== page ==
Come along for the ride, folks

January 29, 2000|By Jacques Kelly

IGUESS that a few more Baltimoreans had an unnatural experience this week. Forced by the snow, they boarded an MTA bus, subway car or the light rail.

Welcome to this club. I've been riding public transit since 1958.

Bus riding is one of the essential urban experiences, one, alas, that few people know or will admit to. You learn plenty about a locality by overcoming the natural fear of getting on one of these conveyances and placing your trust in its driver. You pass through both dangerous and prosperous zones. And you observe people, inside and out.

Your mind drifts as you pass by the landmarks of, say, Northeast Baltimore -- the American Brewery, the remains of the old Goetze meat packing plant, Little Flower Church, Seidel's bowling alley, Holy Redeemer Cemetery, the Woodlea Bakery, the Earle theater and the Gardenville shopping center.

Over the years, I've gauged many a Baltimore impression while riding one of our coaches. We are not, let it be said, a truly great mass-transit city. We limp along, often out of ignorance. Many commuters treat transit as if it's some sort of mobile roach motel that is only used when we are socked by a surprise snow storm.

It comes as revelation, then, that many of us drop our $1.35 fares in the box a couple times a day, year round.

The news stories that detail the sad shape of our bus empire are accurate. Baltimoreans are not truly inclined to ride this way. It forces them to go through neighborhoods they don't want to see and it forces them to sit next to people they'd rather avoid. That is, until they've submitted and given transit a chance.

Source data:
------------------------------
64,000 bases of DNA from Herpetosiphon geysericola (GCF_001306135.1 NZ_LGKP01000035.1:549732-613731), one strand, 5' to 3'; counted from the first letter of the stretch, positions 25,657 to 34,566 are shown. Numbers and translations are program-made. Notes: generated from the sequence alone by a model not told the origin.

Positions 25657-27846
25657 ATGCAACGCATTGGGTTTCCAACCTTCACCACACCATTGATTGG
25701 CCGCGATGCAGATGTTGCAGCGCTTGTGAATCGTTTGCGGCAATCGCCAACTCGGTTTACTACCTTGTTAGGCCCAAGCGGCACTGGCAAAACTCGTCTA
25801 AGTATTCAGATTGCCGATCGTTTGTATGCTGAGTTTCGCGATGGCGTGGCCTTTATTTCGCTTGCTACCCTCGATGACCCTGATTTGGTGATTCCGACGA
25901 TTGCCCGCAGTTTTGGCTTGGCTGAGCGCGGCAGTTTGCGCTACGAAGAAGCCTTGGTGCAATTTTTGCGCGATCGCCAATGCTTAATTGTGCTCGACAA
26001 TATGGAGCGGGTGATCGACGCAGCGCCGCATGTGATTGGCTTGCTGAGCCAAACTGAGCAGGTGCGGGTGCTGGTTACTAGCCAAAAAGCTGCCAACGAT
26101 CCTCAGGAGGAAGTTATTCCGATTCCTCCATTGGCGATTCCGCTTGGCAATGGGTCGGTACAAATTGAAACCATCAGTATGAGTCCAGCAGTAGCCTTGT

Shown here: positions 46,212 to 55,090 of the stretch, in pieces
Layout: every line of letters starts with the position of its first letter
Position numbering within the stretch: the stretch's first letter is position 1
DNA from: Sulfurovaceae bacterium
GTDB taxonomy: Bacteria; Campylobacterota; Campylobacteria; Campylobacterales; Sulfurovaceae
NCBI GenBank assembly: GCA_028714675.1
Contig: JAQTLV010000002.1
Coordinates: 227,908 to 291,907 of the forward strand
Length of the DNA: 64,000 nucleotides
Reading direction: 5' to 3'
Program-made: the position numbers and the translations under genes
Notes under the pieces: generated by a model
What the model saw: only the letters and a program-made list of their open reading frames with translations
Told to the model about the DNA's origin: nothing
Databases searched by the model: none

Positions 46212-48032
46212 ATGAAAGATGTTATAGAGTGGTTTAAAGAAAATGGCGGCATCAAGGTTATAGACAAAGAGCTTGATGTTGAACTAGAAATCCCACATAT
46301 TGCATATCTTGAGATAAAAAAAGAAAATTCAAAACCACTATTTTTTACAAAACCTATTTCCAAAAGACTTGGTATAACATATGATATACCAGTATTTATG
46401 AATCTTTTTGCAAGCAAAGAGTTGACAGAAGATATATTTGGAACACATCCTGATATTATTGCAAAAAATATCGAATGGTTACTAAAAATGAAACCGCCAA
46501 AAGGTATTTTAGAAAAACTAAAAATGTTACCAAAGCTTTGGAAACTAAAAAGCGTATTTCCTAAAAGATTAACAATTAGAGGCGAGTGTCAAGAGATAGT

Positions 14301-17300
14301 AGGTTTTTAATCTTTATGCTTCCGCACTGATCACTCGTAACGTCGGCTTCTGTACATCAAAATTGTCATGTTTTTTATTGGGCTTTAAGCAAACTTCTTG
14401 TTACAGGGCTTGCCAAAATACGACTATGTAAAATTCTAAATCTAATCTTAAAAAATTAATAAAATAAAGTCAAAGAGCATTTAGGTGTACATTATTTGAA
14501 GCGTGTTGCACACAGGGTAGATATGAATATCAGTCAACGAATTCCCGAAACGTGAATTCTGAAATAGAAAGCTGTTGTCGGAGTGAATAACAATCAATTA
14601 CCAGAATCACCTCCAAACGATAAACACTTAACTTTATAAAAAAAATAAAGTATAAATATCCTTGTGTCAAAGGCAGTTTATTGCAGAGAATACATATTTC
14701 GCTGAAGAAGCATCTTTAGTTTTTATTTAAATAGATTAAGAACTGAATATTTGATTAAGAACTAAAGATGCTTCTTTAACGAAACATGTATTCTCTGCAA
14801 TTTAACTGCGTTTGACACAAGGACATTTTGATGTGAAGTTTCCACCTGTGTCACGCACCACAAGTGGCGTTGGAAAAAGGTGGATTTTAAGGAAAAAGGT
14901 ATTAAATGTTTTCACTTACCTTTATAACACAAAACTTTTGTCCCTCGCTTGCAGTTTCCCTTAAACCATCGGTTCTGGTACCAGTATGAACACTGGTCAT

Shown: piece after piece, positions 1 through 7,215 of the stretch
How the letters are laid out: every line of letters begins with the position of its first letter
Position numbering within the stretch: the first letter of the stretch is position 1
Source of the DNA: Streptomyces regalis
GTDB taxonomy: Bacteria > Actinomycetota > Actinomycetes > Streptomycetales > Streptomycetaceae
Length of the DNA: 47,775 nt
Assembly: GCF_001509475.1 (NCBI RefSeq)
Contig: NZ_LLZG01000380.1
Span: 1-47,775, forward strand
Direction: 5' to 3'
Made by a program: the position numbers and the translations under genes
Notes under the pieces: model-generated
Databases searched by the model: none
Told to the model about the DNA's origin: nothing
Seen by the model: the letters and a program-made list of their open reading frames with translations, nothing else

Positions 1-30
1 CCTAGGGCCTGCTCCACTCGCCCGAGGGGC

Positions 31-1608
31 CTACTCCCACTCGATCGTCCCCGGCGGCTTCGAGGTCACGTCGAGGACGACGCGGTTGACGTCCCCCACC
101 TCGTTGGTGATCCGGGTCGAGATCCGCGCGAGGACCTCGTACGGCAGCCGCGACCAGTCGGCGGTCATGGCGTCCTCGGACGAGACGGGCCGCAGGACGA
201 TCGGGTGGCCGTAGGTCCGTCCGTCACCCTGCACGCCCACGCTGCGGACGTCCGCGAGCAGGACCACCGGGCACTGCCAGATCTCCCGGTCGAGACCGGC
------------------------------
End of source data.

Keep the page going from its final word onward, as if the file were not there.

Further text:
And our bus service remains one of Baltimore's antiques. The paths traveled by the bus lines that radiate out from downtown have changed little since the 1860s, when horse-drawn carriages ran on rails.

But, if you want to learn about Baltimore, there is nothing like a seat on an MTA bus. I think that daily commuting delivers a choice perspective. You see it all -- and by no means is it all bad. And while I've witnessed outrageous acts of bad blood and rudeness on parking lots in our suburbs, I've seen many a friendly helping hand of goodwill on a bus.

Riding along, you also get a sense of the city's history -- block by block, the rowhouses change. Each street away from the oldest part of downtown Baltimore grows a little newer. You watch 1920 become 1940 without turning on the History Channel.

I find that a bus ride -- far from being a perilous practice -- rewards with its own pleasures. I look out at the scenery -- and am still amazed at the number of grandparents who escort their 7-year-olds on the light rail for an outing to the airport or downtown stadiums.

As a passenger, you get to eavesdrop on conversations. I'm convinced that the people on buses actually want their private business to be heard by others. I've listened to guys talk about their release papers from the City Jail. I've auditioned cocktail party plans in Guilford. I've heard many a mother scold children -- and my guess is that these moms want the passengers to add an audience dimension to their sermons.

And there is just the pleasure of having the bus show up. Last Tuesday morning, when an MTA bus broke through the white-out and appeared at my corner, I boarded with relief. There were only three other passengers in addition to the driver.

I stepped up, smiled and proclaimed, "The Lord provides."

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